RNAO’s advice for reopening schools in Ontario
With approximately two million school-age children and 160,000 teachers in Ontario, it is clear the health and well-being of these children, their parents, teachers and staff must be central to the decision-making process. We must make decisions that avoid major risk to health and life, and continuously consider the impact on the pandemic curve.
Planning for the reopening of schools in September in the safest way possible is central to managing the ongoing challenges that COVID-19 presents to Ontarians’ health, the health of our communities, and our economy. Balancing pandemic health risks related to the reopening of schools with risks related to developmental, mental health and social risks to our children and youth from not opening is the challenge we must get right.
RNAO cannot be fully supportive of the current plan for reopening schools. We are calling for urgent attention to the following by the government to ensure the highest degree of success in this critical step for Ontario children and youth:
- A fundamental factor in the success of school reopening is the continued containment of the virus and absence (or very low levels) of community spread. This may require curtailing other societal activities that are lower priority, such as closing indoor bars and restaurants and reducing numbers for other indoor events.
- The province must rethink its position on not mandating smaller class sizes for elementary schools. This position is unjustified, contradicts the recommendations of experts and public health officials, and may lead to many harmful effects. Class sizes should be reduced and proper funding must flow to the school boards immediately. Time is of the essence.
- Masks must be mandatory for all students in schools. We know children as young as three years of age can be taught to wear a mask and do this consistently over a period of time.
- Assuring physical distancing and appropriate class sizes would allow scheduled breaks from using masks (mandatory for all students) during the school day, targeting their use to situations where there is no physical distancing, such as when students are moving within the classroom, hallways, bathrooms and other congested spaces.
- The opening of schools should be postponed, if necessary, until all the conditions are in place for a safe reopening, including smaller class sizes.
Welcoming 500 school-focused public health nurses (PHN)
RNAO welcomes the provision of $50 million to hire 500 additional, school-focused public health nurses (PHN). These PHNs must be located in public health units to provide rapid- response support to schools and boards in facilitating public health and preventive measures, including screening, testing, tracing and mitigation strategies. These additional registered nurses will also play a key role in ensuring overall mental health in schools, in light of the pandemic, as well as ongoing student health and well-being matters. We believe these should be permanent positions as children and youth would benefit immensely.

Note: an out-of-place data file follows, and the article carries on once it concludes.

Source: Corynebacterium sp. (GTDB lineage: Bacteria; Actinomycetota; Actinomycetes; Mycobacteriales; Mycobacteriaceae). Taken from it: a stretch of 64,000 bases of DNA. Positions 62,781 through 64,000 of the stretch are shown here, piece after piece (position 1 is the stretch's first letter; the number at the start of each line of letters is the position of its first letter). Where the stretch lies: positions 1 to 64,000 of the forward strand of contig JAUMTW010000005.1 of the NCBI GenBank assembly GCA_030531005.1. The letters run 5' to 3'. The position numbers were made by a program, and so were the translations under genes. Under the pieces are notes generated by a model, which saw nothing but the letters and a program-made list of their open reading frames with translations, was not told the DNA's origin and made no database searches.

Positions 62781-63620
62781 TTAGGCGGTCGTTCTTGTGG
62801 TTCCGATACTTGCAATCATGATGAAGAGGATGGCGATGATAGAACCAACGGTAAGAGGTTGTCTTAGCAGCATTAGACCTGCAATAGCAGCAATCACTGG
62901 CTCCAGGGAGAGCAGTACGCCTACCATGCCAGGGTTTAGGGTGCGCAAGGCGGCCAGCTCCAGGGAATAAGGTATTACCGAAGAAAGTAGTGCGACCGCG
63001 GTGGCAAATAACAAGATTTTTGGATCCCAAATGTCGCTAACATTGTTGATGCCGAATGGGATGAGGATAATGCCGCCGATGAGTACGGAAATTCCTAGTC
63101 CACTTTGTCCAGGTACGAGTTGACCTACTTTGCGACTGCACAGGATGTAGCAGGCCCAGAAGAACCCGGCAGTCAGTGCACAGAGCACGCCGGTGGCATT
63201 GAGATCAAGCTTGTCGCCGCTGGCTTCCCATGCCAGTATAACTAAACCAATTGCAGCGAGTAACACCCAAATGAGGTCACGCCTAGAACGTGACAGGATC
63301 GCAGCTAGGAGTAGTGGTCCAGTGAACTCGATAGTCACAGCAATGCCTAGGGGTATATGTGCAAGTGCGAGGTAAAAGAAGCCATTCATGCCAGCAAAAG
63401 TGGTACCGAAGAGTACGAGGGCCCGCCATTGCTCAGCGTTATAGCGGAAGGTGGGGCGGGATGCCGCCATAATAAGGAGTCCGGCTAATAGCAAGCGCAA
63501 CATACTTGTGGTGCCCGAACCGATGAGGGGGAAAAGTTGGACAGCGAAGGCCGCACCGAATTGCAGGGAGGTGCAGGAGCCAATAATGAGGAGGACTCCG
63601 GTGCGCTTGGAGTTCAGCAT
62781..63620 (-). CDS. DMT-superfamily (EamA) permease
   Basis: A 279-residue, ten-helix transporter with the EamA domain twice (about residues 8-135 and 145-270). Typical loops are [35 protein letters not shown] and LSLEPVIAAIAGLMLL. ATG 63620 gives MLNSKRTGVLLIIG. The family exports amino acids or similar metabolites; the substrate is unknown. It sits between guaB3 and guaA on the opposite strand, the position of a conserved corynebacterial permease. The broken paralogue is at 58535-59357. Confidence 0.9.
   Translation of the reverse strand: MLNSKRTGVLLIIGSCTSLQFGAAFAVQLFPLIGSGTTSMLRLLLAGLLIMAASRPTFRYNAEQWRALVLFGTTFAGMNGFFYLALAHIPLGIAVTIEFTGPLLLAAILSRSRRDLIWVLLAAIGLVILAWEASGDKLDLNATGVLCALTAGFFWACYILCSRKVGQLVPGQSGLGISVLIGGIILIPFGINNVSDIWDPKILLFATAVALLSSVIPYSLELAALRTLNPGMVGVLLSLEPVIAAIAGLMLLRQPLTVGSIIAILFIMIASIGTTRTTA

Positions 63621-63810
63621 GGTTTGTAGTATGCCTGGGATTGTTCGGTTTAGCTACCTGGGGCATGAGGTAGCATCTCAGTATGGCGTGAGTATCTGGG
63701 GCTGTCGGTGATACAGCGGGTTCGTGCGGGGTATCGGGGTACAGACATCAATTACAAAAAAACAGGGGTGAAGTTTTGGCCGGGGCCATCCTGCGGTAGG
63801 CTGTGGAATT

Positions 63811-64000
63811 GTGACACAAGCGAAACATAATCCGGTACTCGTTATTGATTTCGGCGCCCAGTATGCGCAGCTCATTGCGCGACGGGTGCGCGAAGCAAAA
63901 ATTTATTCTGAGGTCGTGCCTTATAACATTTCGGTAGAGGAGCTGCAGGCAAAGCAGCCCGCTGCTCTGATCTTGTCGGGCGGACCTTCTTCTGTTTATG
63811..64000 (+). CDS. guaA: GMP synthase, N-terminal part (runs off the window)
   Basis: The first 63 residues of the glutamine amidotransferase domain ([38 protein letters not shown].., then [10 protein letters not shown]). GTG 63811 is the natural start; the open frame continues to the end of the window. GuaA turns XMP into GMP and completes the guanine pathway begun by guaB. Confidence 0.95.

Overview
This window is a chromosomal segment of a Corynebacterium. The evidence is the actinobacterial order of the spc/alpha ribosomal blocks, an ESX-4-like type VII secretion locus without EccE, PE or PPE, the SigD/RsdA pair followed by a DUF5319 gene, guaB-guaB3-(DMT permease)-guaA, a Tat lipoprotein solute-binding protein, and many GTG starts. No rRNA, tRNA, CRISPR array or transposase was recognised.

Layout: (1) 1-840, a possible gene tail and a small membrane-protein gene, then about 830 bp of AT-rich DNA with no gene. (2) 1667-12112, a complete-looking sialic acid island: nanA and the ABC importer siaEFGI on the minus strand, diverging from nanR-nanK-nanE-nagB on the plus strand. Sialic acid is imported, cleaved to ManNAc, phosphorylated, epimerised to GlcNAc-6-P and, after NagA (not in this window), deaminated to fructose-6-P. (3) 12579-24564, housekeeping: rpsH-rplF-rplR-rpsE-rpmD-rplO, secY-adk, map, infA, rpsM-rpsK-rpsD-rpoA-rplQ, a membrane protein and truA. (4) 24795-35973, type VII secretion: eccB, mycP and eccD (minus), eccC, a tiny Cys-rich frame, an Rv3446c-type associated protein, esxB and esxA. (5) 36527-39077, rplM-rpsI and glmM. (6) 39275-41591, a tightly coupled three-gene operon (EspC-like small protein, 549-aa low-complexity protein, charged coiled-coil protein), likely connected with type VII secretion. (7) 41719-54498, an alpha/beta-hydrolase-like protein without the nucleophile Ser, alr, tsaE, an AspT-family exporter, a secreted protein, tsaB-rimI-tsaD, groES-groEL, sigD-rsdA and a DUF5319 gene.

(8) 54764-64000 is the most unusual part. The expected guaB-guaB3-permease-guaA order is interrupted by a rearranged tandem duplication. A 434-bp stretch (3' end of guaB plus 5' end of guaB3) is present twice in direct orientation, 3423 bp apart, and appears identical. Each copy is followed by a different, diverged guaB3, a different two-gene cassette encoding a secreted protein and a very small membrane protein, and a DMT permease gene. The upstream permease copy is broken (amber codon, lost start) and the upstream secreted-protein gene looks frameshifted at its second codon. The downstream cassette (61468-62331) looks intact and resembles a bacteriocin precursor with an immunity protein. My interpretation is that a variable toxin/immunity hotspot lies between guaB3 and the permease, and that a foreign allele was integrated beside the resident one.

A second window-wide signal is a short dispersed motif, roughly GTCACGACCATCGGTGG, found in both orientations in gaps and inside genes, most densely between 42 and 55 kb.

RNAO’s position urges the following policy directions to ensure the most effective impact of the PHN role:
- PHNs who are hired in this role should be registered nurses (RN) and ideally RNs with a Bachelor of Science in Nursing (BScN) degree, as per public health standards and the College of Nurses of Ontario (CNO) requirements
- These PHNs must be located in local public health units (PHU) across the province as part of broader public health work under the purview of chief nurse officers, and they must receive on-boarding that, in addition to COVID-19 related information and protocols, includes increased awareness of local community resources for COVID-19 and for mental health, addictions and social services.
- The role of PHNs in schools must include:
- Educating, teaching, training, facilitating, interpreting and communicating COVID- 19 related information to students, parents and teachers. This includes surveillance of and response to COVID-19 symptoms. In-school testing should be considered.
- Contributing to surveillance of children and youth health – especially given the months of lock-down and the reopening under unique circumstances (i.e., physical distancing and wearing of masks).
- The application of the PHN’s existing expertise, critical thinking and problem- solving skills to promote health and well-being in schools, thus ensuring community stability in what are otherwise uncertain times with lots of unpredictability.
- Hiring and on-boarding of PHNs has begun and we are ready to help. The idea is to have all 500 positions filled in August